Earlier this month, you should have received an email from HAPS inviting you to participate in the survey. We appreciate you and your willingness to add your anonymous data and perspectives on your successes and challenges in teaching human A&P before our classrooms, and most of our lives, were turned upside down by the coronavirus, as well as how you met new challenges while teaching during the pandemic. A longitudinal analysis of the survey data, with comparisons to the past surveys and publication in the HAPS Educator, will help all of us create the post-pandemic A&P laboratory.

ADInstruments has generously offered to sponsor gift cards in support of the survey, and participants are encouraged to enter into a drawing for the sponsored gift cards. One winner will receive a $100 gift card and four others will each win $50 gift cards.

If you have any questions about the survey, please contact Carol Britson (cbritson@hapsconnect.org) or Rachel Hopp (rhopp@hapsconnect.org ), and once again, our humblest thank you.

C&I Lab Survey Subcommittee

Rachel Hopp (C&I Chair), Carol Britson (subcommittee chair), Ginger York, Janay Dennis, James Clark, Virginia Baker, Heather Arbruster, Chris Kule, Chinenye Anako, Julia Schmitz, Jeff Huffman, Shannon Oldenburg, Marnie Chapman, Cynthia Schmaeman, Roberta Anelli

A&P Lab Accommodations Town Hall Series Preview

The beginning of each semester is an exciting time for both HAPS members and our students, but that excitement may dwindle as our inboxes and to-do lists begin filling with administrative tasks. One common beginning of the term task is fielding accommodation requests. These requests may be routine or repeated, but they may also be confusing, surprising, or even unfeasible if you cannot provide the accommodations in your space(s).

The Accommodations Subcommittee of the HAPS Curriculum and Instruction Committee has created a 4-week town hall series to kick off the spring term. The goals of this series are to spark discussion, learn tips and tricks for specific accommodations, and gather information on current accommodation requests being fulfilled in A&P labs. In each town hall session, subcommittee members will be interacting with the audience to gather data with the intention of creating a useful guide to lab accommodations for all HAPS members. Interested in attending? You can register now! Note: the Zoom link will be the same for all of the sessions, so once you are registered once you are all set!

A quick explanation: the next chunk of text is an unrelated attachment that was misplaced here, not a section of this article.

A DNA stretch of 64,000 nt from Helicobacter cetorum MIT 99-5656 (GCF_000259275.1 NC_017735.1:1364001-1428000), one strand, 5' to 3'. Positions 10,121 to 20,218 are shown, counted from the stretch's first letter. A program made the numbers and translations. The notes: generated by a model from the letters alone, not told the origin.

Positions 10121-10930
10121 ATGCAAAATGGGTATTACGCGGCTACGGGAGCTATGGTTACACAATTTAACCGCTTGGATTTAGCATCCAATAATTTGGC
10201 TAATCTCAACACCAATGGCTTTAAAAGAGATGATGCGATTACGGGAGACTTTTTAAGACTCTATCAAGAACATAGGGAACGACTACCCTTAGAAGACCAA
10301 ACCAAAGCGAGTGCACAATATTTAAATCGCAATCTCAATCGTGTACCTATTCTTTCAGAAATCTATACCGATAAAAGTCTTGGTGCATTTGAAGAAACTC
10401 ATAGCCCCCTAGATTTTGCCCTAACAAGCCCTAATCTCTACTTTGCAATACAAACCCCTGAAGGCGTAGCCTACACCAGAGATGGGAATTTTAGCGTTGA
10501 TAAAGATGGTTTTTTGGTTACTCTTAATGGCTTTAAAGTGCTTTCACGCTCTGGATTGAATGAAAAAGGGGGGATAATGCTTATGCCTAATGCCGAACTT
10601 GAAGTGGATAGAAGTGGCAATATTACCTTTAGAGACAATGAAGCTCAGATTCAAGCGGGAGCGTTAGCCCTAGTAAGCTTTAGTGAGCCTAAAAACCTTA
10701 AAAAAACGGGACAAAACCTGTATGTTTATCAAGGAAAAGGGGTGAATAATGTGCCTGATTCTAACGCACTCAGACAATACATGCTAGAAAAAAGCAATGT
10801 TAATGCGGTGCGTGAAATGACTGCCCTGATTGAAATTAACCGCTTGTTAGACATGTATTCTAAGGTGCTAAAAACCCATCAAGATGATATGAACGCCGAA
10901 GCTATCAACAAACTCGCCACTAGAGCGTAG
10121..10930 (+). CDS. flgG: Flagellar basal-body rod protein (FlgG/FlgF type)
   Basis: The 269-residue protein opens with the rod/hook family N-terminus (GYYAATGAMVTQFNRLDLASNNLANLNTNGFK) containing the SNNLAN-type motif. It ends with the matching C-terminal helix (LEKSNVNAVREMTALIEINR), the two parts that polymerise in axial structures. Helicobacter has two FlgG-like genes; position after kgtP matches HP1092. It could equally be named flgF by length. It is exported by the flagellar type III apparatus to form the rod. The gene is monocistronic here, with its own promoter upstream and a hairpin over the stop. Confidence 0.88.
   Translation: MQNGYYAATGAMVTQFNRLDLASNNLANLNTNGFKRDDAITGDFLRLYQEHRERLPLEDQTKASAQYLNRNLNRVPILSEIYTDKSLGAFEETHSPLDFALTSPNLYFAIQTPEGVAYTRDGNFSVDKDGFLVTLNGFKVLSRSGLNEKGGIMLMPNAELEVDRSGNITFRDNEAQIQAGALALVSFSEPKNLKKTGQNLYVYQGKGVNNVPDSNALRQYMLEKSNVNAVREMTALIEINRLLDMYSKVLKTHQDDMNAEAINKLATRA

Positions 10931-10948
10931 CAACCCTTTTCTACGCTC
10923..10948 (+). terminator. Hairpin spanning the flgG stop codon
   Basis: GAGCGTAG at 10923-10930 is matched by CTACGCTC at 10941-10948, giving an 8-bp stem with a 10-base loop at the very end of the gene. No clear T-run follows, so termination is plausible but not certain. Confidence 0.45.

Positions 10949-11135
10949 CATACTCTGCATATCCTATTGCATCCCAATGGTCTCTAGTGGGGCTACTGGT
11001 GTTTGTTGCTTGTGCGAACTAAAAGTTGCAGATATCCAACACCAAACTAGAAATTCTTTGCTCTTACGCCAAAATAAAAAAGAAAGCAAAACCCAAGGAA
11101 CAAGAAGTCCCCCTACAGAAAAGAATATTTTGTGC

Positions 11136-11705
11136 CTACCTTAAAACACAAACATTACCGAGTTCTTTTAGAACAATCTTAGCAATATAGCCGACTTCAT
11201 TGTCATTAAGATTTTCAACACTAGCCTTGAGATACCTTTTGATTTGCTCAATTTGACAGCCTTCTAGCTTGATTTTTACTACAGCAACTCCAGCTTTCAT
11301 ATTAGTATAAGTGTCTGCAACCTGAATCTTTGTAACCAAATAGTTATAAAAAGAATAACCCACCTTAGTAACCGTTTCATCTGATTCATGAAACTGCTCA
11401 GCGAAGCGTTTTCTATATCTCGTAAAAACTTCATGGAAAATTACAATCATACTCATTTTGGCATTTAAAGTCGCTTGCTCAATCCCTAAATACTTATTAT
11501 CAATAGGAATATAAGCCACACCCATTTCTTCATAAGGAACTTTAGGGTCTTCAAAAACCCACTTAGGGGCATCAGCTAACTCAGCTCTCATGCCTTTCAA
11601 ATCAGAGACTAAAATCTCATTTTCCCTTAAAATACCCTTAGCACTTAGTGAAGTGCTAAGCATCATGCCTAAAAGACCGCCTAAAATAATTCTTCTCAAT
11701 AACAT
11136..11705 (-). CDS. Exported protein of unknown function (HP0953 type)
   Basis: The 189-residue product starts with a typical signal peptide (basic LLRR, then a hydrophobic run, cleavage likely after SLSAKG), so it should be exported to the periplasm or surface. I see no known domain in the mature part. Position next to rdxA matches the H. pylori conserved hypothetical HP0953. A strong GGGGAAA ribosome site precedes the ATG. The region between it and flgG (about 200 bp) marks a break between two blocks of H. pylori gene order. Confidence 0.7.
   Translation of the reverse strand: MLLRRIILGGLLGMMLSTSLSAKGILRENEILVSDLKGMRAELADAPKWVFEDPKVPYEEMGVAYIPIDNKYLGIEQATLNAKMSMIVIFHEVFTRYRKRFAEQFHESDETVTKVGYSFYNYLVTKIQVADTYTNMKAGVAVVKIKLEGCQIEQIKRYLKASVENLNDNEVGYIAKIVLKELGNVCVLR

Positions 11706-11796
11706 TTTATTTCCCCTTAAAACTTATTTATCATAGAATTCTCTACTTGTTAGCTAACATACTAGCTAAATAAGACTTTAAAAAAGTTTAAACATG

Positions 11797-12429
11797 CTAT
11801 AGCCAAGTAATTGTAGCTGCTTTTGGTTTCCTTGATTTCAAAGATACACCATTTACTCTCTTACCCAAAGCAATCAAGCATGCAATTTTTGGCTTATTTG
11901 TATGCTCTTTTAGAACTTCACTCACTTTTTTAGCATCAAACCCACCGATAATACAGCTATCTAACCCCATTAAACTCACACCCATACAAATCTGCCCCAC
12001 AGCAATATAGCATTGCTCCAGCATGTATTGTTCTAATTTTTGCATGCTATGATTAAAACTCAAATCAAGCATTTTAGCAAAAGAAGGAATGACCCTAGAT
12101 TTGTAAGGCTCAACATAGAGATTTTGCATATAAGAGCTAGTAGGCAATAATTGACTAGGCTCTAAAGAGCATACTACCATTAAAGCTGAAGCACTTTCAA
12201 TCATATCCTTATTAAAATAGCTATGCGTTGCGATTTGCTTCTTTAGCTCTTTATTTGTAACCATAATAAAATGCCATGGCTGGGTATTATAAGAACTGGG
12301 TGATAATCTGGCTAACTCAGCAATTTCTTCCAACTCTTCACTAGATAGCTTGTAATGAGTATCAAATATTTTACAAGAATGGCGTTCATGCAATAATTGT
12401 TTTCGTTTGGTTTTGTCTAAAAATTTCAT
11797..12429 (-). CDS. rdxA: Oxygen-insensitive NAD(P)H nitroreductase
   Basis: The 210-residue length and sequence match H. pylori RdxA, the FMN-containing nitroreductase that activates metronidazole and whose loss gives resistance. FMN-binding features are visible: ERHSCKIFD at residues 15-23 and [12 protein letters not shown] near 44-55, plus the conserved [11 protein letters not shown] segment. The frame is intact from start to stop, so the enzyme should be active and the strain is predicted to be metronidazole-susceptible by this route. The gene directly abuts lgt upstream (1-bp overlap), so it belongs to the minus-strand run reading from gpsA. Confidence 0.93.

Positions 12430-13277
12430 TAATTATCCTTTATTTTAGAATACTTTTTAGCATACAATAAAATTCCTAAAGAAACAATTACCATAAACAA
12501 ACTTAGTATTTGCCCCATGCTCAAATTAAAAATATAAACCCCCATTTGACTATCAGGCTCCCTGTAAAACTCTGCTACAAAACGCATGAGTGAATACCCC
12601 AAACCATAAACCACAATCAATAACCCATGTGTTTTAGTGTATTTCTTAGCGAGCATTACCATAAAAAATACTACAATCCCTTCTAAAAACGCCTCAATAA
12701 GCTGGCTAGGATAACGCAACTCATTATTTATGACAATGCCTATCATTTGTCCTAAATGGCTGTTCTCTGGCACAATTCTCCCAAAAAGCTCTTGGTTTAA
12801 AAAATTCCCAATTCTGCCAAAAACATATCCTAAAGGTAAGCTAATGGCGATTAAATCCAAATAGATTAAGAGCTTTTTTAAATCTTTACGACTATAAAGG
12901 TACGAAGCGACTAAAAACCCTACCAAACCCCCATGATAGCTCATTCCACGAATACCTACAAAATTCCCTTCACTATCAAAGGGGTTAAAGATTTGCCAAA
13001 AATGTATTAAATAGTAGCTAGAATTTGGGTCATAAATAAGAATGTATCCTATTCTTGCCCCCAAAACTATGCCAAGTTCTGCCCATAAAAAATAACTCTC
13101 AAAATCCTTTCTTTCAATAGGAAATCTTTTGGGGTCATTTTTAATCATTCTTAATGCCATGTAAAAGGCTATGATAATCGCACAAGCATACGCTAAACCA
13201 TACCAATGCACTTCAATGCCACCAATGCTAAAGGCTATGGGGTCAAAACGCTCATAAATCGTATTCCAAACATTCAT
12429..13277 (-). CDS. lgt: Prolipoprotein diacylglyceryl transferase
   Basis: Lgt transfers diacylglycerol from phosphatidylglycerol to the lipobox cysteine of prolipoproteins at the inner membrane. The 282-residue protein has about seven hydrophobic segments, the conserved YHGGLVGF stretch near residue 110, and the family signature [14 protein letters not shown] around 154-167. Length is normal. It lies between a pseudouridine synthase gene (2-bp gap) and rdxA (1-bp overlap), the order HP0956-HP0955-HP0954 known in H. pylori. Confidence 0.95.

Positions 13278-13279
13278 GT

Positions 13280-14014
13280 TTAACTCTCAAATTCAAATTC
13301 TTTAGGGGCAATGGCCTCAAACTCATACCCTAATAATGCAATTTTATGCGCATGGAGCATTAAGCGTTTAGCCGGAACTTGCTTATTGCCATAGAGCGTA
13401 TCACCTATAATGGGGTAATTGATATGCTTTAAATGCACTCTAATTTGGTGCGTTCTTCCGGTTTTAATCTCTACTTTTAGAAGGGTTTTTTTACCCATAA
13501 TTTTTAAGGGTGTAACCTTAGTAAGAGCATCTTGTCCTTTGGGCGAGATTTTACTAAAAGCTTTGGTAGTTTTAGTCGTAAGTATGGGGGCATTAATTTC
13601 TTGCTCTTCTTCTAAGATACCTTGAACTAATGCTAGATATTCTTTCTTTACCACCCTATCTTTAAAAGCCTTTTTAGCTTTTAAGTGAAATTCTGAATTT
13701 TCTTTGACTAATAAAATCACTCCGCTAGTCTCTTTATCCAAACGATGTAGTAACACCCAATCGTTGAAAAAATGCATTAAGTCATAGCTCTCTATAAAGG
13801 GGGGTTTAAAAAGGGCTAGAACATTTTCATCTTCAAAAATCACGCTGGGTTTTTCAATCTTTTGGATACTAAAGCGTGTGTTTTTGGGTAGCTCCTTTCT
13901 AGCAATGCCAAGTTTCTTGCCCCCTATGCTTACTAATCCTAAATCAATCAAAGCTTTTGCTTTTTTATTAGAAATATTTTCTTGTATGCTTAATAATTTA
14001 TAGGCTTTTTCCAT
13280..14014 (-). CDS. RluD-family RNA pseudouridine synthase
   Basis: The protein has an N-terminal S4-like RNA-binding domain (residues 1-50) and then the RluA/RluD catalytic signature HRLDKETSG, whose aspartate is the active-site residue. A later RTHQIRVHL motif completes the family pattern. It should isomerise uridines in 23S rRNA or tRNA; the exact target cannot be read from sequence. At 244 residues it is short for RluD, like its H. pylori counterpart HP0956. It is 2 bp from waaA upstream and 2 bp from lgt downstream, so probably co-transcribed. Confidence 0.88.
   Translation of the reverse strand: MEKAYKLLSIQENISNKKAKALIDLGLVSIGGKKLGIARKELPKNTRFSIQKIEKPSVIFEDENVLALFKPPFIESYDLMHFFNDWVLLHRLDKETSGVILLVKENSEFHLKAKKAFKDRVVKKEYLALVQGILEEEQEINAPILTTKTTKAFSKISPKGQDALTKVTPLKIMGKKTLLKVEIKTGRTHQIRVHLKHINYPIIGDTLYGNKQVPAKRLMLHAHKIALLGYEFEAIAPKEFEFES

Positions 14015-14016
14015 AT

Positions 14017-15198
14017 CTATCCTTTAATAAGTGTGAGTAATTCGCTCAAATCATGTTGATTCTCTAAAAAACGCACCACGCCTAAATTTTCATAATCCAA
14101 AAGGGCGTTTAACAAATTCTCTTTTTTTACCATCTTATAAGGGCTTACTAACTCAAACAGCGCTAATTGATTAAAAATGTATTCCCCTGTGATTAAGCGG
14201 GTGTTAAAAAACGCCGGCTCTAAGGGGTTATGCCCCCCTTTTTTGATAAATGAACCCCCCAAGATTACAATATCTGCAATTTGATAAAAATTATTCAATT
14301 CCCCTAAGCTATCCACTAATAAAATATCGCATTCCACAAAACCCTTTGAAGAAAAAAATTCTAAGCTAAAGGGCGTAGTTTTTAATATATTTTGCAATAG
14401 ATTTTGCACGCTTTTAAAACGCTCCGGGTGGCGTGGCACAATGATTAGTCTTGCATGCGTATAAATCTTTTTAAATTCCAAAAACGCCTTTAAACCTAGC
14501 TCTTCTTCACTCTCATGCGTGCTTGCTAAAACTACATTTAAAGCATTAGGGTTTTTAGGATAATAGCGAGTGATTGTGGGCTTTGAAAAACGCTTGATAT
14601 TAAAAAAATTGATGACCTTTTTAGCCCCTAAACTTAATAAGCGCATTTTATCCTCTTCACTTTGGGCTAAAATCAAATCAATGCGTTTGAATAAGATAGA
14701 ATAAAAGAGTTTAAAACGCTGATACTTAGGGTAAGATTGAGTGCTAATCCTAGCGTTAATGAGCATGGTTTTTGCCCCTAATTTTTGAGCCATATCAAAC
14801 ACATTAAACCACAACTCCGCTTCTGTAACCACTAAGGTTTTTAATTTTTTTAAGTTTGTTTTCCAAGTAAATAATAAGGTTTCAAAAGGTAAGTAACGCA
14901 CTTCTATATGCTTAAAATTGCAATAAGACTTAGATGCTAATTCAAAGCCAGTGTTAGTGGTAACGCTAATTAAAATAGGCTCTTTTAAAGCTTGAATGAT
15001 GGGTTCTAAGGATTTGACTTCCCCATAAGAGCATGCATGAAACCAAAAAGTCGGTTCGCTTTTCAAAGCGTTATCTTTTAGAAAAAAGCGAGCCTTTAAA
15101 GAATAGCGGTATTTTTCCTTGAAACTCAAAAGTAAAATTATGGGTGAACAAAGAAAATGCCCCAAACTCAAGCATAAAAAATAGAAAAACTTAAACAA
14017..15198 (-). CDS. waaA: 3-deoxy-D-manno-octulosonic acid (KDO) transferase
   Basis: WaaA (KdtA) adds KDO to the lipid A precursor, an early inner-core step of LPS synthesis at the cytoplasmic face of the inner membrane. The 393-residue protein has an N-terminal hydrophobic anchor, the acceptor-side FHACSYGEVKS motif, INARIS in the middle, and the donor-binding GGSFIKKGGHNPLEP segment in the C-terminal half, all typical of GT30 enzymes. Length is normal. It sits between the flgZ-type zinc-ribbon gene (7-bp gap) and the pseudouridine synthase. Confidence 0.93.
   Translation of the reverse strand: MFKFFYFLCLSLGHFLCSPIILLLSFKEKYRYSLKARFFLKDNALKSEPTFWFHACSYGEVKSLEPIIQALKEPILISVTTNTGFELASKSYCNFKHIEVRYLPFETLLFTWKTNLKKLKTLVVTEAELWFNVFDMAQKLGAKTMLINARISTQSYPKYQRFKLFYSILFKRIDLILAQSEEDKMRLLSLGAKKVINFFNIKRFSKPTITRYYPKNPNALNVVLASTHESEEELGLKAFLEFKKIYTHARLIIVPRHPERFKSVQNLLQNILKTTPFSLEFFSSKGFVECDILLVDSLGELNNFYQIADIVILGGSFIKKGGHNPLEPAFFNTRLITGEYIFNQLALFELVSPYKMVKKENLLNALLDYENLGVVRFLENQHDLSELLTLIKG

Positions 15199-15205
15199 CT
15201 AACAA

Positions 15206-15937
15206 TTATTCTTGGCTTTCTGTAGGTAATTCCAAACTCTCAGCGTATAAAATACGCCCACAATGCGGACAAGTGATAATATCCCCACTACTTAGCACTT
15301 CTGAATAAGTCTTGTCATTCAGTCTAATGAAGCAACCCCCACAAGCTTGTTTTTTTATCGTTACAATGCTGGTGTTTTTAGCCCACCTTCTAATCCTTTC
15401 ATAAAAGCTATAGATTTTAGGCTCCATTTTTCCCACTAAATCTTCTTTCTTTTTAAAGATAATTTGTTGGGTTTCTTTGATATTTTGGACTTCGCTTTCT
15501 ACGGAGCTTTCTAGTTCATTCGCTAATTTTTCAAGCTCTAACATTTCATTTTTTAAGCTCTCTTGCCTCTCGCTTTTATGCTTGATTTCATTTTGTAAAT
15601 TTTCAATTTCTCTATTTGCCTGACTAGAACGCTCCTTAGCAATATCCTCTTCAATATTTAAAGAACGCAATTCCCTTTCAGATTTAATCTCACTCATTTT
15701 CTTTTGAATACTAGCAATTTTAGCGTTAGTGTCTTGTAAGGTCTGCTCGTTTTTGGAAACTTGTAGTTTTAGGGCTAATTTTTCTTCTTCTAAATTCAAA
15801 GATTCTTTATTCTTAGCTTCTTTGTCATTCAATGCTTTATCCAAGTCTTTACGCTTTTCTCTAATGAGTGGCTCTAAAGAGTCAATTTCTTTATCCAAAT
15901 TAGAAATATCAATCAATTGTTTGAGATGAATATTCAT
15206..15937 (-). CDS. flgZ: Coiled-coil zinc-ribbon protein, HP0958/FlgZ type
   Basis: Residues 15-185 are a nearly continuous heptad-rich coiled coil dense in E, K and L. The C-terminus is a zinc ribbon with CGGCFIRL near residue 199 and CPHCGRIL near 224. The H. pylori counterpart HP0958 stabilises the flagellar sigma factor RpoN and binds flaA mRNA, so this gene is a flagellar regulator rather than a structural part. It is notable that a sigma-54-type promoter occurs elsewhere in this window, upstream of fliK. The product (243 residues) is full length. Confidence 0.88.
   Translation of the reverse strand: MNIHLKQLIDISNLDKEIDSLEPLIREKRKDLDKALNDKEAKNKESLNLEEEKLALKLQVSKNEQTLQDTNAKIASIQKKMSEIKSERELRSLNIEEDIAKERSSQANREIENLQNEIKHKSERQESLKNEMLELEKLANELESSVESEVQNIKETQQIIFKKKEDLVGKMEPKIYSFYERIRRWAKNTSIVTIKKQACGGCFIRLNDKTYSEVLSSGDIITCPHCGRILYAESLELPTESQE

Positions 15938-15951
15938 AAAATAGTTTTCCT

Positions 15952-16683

Town hall sessions will be held on Wednesdays from 3-4 PM EST (2 PM Central, 1 PM Mountain, Noon Pacific) beginning on January 19. An overview of the topics being covered each week is below.  

January 19th – Incorporating ADA-approved accommodations into A&P Labs.

A&P instructors may be asked to provide a variety of accommodations to students in A&P laboratories and may not know how best to meet those requests. Discussions will focus on how to incorporate Universal Educational Design in teaching A&P labs, testing accommodations for laboratory examinations, and how to consider accommodation requests students may need based on academic standards and rigors for your course(s).

January 26thSupporting Students with Visual Impairments in A&P Labs

The discussion will focus on accommodations and other considerations for students with visual impairments in laboratory settings of A&P courses.

February 2nd – Creating an Inclusive Learning Environment for Deaf and Hard of Hearing Students in A&P labs

This session will include a panel discussion with 2-3 Deaf and Hard of Hearing students and/or professionals who will share their own experiences related to teaching and learning in the A&P lab. 

February 9th – Providing ADA Accommodations for Physical Limitations and Service/Support Animals in A&P Labs

This session will foster discussion focused on accommodations for students with physical limitations in A&P laboratories. Discussions will focus on physical limitations for testing, laboratory safety for students, and support/service animals.

The same Zoom link will be used for all of the sessions, so once you are registered you are all set. You will receive an email with the Zoom link on the day of each session.

If you have any questions or concerns, please reach out to:

Accommodations Subcommittee chair: Abbey Breckling abreckling@hapsconnect.org

C&I Committee Chair: Rachel Hopp rhopp@hapsconnect.org

Remote Proctoring of the HAPS Exams

Remote proctoring of the HAPS Exams always brings up a raft of questions about the process, who does the proctoring, how you can trust the proctors, etc.

To address these questions, HAPS and ProctorU are hosting a joint webinar on Thursday, February 27 at 3:30p central time.

Hosts Wendy Riggs, president elect of HAPS, and Gabriell Darby, Director of Implementation Services for ProctorU will:

  • Outline the benefits of using live online proctoring for the HAPS exams
  • Show how easy it is for instructors to set up an exam
  • Demonstrate the student process in the ProctorU system
  • Cover what an integrity incident looks like, and how to deal with it

Register at the link below to learn how this integration can make your testing process more simple, convenient and secure than ever before: